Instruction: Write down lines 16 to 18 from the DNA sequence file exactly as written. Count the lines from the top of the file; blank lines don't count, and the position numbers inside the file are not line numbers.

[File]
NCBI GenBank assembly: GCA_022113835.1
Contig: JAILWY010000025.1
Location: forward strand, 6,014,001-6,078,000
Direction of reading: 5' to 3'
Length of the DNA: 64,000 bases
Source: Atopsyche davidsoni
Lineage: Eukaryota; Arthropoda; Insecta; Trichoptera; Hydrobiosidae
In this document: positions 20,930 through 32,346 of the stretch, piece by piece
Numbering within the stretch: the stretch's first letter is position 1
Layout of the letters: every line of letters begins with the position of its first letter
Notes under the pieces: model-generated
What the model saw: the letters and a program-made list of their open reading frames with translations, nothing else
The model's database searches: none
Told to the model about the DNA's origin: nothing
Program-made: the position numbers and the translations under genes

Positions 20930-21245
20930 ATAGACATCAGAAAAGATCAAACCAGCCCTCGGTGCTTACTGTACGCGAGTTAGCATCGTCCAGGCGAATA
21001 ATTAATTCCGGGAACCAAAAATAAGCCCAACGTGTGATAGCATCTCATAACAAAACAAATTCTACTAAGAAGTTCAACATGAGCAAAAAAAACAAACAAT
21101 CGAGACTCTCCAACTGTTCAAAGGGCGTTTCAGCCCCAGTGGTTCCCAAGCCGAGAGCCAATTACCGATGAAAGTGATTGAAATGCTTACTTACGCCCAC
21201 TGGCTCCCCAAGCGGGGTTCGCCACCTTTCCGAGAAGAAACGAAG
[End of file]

Positions 20930-21245
20930 ATAGACATCAGAAAAGATCAAACCAGCCCTCGGTGCTTACTGTACGCGAGTTAGCATCGTCCAGGCGAATA
21001 ATTAATTCCGGGAACCAAAAATAAGCCCAACGTGTGATAGCATCTCATAACAAAACAAATTCTACTAAGAAGTTCAACATGAGCAAAAAAAACAAACAAT